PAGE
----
A surf resort. In a desert. During a drought. Really, Coachella Valley?

La Quinta, California-Sept.  14, 2022-A new housing development, called Cantera at Coral Mountain goes up near Coral Mountain in La Quinta.  A large wave pool / surf park is planned for Coral Mountain in La Quinta, California.  Local residents are concerned about the development.  (Carolyn Cole/Los Angeles Times)

Construction on a new housing development, called Cantera at Coral Mountain, is in progress in La Quinta. (Carolyn Cole/Los Angeles Times)

To the editors: I am among the outraged by your article, “Surfing in the California desert? Developer’s plan sparks outrage over water use, drought.”

Apparently politicians beholden to developers will continue to allow projects like this to proceed until the rest of Southern California looks like the Coachella Valley, a desert with endless golf courses and water-intensive developments. The almighty dollar will continue to rule.

The surf pool in La Quinta is only the most egregious component of this proposed monstrosity. Do we need to be able to surf in the desert, when the state already has some of the best surfing in the world? I hope the developers will have overplayed their hand and someone with the power to stop these kinds of things will finally wake up.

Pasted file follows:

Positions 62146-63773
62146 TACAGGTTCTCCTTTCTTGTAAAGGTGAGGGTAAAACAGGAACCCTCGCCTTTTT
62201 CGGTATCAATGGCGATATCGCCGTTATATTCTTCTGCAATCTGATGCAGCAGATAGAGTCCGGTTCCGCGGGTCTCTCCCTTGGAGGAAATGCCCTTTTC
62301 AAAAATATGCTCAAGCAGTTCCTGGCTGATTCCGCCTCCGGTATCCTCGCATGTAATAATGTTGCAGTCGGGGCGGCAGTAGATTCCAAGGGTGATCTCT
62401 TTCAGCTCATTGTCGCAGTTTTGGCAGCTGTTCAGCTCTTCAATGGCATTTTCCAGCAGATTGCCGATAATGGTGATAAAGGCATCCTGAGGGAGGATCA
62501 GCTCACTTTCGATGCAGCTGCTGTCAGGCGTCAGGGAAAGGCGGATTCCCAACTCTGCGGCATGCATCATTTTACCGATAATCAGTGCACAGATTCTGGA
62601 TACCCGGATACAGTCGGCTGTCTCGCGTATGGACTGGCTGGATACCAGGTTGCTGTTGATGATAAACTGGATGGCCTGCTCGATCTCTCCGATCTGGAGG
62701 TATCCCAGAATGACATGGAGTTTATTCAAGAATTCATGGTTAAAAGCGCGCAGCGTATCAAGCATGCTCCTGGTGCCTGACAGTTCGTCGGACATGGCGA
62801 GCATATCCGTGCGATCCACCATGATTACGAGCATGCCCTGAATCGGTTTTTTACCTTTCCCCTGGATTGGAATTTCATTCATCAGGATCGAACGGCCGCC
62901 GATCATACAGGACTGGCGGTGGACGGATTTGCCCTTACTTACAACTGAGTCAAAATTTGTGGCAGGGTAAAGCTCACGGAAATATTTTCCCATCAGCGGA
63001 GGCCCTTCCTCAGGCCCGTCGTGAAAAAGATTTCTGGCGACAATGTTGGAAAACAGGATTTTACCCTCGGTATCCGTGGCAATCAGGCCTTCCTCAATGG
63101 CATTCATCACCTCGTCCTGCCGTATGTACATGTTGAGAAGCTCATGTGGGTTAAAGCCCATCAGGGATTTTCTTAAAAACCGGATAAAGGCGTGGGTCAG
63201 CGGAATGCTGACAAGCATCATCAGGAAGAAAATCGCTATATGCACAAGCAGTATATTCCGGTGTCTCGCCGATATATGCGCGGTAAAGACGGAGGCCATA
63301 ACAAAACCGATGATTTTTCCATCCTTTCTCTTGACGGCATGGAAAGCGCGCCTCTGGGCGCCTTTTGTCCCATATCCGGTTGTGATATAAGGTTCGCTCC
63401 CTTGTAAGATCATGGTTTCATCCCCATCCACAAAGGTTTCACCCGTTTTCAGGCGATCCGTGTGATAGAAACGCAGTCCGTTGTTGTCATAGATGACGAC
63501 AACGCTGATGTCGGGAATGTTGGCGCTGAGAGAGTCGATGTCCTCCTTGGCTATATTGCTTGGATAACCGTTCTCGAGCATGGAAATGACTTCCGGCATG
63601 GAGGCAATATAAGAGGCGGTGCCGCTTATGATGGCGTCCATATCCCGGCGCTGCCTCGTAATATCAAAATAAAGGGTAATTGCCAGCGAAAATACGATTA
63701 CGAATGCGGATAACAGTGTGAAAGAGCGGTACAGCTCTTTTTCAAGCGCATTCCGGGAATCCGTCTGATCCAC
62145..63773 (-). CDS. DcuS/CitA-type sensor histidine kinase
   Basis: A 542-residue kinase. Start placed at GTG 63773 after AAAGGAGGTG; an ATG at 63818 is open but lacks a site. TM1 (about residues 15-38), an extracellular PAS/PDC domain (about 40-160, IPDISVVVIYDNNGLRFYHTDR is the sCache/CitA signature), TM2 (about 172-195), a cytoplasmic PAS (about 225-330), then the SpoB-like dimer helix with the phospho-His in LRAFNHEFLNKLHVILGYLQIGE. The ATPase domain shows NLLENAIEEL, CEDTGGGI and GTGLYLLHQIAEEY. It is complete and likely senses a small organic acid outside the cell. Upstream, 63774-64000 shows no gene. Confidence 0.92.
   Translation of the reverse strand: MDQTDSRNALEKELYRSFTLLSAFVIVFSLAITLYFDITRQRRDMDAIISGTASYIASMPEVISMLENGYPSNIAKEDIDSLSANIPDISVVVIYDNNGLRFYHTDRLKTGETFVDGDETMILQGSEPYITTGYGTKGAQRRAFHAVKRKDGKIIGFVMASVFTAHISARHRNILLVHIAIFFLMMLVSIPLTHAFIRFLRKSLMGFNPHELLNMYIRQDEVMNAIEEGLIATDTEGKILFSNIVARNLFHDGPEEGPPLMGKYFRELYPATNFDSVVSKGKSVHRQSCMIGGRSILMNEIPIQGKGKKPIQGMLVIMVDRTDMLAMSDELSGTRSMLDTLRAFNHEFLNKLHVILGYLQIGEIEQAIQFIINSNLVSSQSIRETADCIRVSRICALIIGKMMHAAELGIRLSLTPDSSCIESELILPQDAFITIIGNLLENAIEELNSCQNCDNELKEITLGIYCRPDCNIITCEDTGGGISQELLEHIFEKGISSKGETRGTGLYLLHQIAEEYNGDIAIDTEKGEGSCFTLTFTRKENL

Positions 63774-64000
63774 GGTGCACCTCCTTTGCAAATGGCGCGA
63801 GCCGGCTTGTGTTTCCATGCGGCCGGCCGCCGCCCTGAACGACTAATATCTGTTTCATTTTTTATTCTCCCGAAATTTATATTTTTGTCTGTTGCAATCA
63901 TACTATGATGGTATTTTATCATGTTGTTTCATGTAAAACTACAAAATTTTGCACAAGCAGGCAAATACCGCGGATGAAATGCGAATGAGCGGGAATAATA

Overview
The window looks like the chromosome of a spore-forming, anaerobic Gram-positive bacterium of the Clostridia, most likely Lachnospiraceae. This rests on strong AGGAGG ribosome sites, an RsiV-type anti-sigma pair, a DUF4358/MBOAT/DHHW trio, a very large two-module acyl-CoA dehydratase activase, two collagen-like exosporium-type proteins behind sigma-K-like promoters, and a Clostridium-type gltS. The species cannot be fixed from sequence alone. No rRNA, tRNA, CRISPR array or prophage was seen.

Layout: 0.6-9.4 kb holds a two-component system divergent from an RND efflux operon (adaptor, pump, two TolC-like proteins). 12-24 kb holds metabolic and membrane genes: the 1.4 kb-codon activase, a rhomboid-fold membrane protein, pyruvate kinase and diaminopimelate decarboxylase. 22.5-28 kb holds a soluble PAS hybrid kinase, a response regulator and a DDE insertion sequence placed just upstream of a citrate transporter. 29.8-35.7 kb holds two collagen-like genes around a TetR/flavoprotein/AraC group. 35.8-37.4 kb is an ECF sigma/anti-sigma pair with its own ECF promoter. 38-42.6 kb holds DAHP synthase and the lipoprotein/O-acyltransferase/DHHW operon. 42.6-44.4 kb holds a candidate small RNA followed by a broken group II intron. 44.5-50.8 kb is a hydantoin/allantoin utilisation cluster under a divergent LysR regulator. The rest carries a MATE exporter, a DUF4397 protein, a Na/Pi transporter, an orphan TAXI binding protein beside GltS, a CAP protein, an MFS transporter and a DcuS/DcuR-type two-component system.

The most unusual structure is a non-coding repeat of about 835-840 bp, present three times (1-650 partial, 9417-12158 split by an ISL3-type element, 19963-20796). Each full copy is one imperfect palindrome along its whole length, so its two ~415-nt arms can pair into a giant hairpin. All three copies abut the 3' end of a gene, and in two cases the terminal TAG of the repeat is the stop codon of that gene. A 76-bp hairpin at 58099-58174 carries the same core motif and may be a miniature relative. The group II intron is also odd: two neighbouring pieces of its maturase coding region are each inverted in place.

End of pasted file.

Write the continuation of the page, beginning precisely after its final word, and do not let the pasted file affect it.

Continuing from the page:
Developments like this and Tejon Ranch in LA County’s arid far north are lining the pockets of politicians and developers and killing the rest of us slowly but surely. This is environmental murder, not suicide.

Bob Warnock, Los Angeles


To the editors: This excellent article touched on the ancient shoreline of Lake Cahuilla, which once covered much of the Coachella and Imperial valleys. It should have also mentioned the threat posed by the drying Salton Sea.

The lake bed is saturated with toxic chemicals from decades of farm runoff. As the water recedes, the bed will dry and the chemicals will be blown throughout the area. The surf parks and golf courses will be deserted when the air is too deadly to breathe.

All the engineering and water going into playgrounds for the very wealthy should be dedicated to rescuing the Salton Sea.

David Middleton, Rancho Mirage


To the editors: My neighbors and I recently got a notice that we needed to cut our water usage by 10%. We already have no lawn; we have sand.

And yet, close to us a surf park with a large wave pool is being contemplated? And Disney is building a neighborhood with a lagoon? Really?

Anne Winter, Palm Desert

This story originally appeared in Los Angeles Times.